x
 
 
Learn which plants thrive in your Hardiness Zone with our new interactive map!

How to Fertilize Knock Out Roses

By Jay Golberg ; Updated September 21, 2017

Knockout Roses are part of a family of rose bushes developed by Conard-Pyle nurseries. These tough rose bushes survive adverse climate conditions and resist disease and insects fatal to many other rose varieties. Because of their dependability, Knockout Roses are very popular plants for landscaping. Knockout Roses grow 3 to 5 feet tall and wide and can be used as a hedge or grown as a single specimen plant. They have a flush of blooms in the spring followed by sporadic blooms, then another flush of blooms in about six weeks. This pattern repeats itself until freezing temperatures in the fall. Wait to fertilize newly planted Knockout Roses, as these bushes are putting out tender new roots that are susceptible to damage from the nitrogen content of fertilizer.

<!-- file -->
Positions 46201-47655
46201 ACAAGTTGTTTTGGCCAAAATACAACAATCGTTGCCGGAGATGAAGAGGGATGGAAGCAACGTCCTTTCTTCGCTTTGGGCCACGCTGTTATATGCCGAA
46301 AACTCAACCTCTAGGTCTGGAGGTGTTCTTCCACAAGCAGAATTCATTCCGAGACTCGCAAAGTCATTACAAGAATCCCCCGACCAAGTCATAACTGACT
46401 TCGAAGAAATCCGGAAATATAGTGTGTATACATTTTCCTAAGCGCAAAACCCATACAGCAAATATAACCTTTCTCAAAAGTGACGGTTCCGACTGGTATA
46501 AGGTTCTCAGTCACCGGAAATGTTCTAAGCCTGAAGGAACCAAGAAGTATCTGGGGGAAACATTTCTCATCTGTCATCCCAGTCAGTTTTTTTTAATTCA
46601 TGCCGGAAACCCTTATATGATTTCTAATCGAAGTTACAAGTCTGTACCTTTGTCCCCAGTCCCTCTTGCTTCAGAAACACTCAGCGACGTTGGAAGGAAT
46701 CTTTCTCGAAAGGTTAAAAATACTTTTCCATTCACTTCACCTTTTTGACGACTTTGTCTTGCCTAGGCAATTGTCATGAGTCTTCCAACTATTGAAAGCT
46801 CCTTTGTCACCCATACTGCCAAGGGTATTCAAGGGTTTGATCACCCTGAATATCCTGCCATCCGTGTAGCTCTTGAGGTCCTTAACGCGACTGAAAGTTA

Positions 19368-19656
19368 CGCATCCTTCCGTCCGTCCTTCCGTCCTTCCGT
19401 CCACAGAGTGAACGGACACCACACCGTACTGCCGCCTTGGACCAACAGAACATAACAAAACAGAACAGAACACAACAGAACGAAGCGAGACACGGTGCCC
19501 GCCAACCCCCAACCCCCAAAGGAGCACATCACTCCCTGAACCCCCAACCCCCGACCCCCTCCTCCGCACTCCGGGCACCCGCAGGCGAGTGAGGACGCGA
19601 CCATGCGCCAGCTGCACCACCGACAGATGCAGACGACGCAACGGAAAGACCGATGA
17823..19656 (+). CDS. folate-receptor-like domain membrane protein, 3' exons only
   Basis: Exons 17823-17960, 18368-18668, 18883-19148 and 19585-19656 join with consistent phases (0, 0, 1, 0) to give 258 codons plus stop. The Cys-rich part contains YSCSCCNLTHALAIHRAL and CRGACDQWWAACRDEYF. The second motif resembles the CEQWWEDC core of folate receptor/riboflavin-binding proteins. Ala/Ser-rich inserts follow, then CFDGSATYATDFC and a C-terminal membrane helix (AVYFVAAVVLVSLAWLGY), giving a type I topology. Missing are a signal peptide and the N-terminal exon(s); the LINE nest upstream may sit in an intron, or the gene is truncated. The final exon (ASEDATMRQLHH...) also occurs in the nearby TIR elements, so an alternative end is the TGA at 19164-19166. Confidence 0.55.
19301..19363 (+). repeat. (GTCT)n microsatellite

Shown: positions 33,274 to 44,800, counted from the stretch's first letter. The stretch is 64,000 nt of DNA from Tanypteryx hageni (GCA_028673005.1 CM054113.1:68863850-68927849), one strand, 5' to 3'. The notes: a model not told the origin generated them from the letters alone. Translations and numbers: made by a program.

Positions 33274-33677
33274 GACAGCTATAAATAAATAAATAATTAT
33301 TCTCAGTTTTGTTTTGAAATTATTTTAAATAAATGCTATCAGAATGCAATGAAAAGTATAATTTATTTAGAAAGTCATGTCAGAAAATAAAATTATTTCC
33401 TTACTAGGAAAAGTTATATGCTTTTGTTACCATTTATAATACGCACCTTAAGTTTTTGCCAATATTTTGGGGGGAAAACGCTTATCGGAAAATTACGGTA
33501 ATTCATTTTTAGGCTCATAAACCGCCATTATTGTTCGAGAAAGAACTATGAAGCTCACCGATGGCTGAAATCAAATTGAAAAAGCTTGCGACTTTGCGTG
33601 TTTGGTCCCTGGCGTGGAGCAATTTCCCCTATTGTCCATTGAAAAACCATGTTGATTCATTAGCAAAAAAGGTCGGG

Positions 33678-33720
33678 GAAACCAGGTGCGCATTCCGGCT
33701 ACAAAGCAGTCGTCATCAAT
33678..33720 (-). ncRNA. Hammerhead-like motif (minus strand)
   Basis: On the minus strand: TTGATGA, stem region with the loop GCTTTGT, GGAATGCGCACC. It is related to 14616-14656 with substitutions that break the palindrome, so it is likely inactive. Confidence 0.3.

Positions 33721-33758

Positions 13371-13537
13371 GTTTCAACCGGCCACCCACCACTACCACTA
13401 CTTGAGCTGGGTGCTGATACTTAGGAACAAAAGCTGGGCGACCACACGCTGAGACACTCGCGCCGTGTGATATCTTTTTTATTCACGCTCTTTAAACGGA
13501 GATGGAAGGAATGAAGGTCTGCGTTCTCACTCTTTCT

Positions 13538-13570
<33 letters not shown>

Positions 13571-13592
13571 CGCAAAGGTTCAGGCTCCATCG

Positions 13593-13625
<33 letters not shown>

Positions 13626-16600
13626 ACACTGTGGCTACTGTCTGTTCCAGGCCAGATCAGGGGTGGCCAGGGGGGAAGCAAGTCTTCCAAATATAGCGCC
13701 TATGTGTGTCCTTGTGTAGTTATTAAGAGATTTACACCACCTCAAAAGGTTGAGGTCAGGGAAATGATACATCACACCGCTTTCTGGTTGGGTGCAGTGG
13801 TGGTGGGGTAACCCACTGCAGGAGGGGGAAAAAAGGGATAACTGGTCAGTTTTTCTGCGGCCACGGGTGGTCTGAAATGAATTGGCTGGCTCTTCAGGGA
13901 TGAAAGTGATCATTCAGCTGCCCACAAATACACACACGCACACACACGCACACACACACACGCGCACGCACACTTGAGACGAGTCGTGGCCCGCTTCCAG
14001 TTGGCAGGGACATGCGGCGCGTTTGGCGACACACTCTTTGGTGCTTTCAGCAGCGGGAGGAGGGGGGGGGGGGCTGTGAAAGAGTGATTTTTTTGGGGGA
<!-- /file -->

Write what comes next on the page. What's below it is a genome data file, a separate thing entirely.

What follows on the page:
Fertilize Knockout Roses after the plants are established and have produced one bloom cycle.

Water the plants well before fertilizing. Set a water hose with a trickle of water at the base of the plant for 30 minutes.

Remove or pull back any mulch around the base of the Knockout Rose bushes. Add a timed-release rose fertilizer around the base of the plant. Read the fertilizer container label and apply the fertilizer only as directed. Over-using fertilizer may damage the plant or cause the plant to produce more green growth than blooms. Never use any fertilizer on Knockout Roses that is not listed specifically for roses because it can damage the root system of the plant.

Replace or add a 1-inch layer of mulch around the base of the Knockout Rose bush to conserve moisture and control weeds.

 

Things You Will Need

  • Slow-release rose fertilizer
  • Mulch

About the Author

 

Jay Golberg is a certified Texas nursery professional and professional project manager. He has 30 years of business and farming experience and holds bachelor's degrees in English writing from St. Edward's University and finance from Lamar University.